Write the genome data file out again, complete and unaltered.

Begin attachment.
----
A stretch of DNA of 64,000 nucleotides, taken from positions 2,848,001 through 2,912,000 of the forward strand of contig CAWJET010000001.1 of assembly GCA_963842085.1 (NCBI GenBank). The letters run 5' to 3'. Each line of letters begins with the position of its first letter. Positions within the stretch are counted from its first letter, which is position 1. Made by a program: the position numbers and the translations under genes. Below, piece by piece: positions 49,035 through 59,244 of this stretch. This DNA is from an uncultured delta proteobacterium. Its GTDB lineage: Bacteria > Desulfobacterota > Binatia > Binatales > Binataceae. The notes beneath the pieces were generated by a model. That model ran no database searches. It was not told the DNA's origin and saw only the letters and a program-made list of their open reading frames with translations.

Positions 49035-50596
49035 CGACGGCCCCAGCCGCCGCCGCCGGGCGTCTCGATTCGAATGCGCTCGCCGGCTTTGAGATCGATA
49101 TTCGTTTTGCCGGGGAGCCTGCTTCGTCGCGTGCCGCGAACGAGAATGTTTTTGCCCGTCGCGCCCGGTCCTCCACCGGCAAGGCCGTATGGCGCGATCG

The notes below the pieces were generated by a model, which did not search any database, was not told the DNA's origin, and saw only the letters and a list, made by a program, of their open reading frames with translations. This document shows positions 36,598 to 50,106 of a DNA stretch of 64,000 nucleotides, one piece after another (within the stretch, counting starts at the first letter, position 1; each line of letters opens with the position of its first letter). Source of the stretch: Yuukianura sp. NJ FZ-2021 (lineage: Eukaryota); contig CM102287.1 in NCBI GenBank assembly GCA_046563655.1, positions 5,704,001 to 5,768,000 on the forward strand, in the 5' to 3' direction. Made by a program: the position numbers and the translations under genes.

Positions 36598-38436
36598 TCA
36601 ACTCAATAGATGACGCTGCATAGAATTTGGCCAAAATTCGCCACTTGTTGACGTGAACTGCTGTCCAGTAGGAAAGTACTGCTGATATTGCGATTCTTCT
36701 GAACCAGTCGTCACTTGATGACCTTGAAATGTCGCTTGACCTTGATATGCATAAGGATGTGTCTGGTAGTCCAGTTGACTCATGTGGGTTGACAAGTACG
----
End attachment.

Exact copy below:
A stretch of DNA of 64,000 nucleotides, taken from positions 2,848,001 through 2,912,000 of the forward strand of contig CAWJET010000001.1 of assembly GCA_963842085.1 (NCBI GenBank). The letters run 5' to 3'. Each line of letters begins with the position of its first letter. Positions within the stretch are counted from its first letter, which is position 1. Made by a program: the position numbers and the translations under genes. Below, piece by piece: positions 49,035 through 59,244 of this stretch. This DNA is from an uncultured delta proteobacterium. Its GTDB lineage: Bacteria > Desulfobacterota > Binatia > Binatales > Binataceae. The notes beneath the pieces were generated by a model. That model ran no database searches. It was not told the DNA's origin and saw only the letters and a program-made list of their open reading frames with translations.

Positions 49035-50596
49035 CGACGGCCCCAGCCGCCGCCGCCGGGCGTCTCGATTCGAATGCGCTCGCCGGCTTTGAGATCGATA
49101 TTCGTTTTGCCGGGGAGCCTGCTTCGTCGCGTGCCGCGAACGAGAATGTTTTTGCCCGTCGCGCCCGGTCCTCCACCGGCAAGGCCGTATGGCGCGATCG

The notes below the pieces were generated by a model, which did not search any database, was not told the DNA's origin, and saw only the letters and a list, made by a program, of their open reading frames with translations. This document shows positions 36,598 to 50,106 of a DNA stretch of 64,000 nucleotides, one piece after another (within the stretch, counting starts at the first letter, position 1; each line of letters opens with the position of its first letter). Source of the stretch: Yuukianura sp. NJ FZ-2021 (lineage: Eukaryota); contig CM102287.1 in NCBI GenBank assembly GCA_046563655.1, positions 5,704,001 to 5,768,000 on the forward strand, in the 5' to 3' direction. Made by a program: the position numbers and the translations under genes.

Positions 36598-38436
36598 TCA
36601 ACTCAATAGATGACGCTGCATAGAATTTGGCCAAAATTCGCCACTTGTTGACGTGAACTGCTGTCCAGTAGGAAAGTACTGCTGATATTGCGATTCTTCT
36701 GAACCAGTCGTCACTTGATGACCTTGAAATGTCGCTTGACCTTGATATGCATAAGGATGTGTCTGGTAGTCCAGTTGACTCATGTGGGTTGACAAGTACG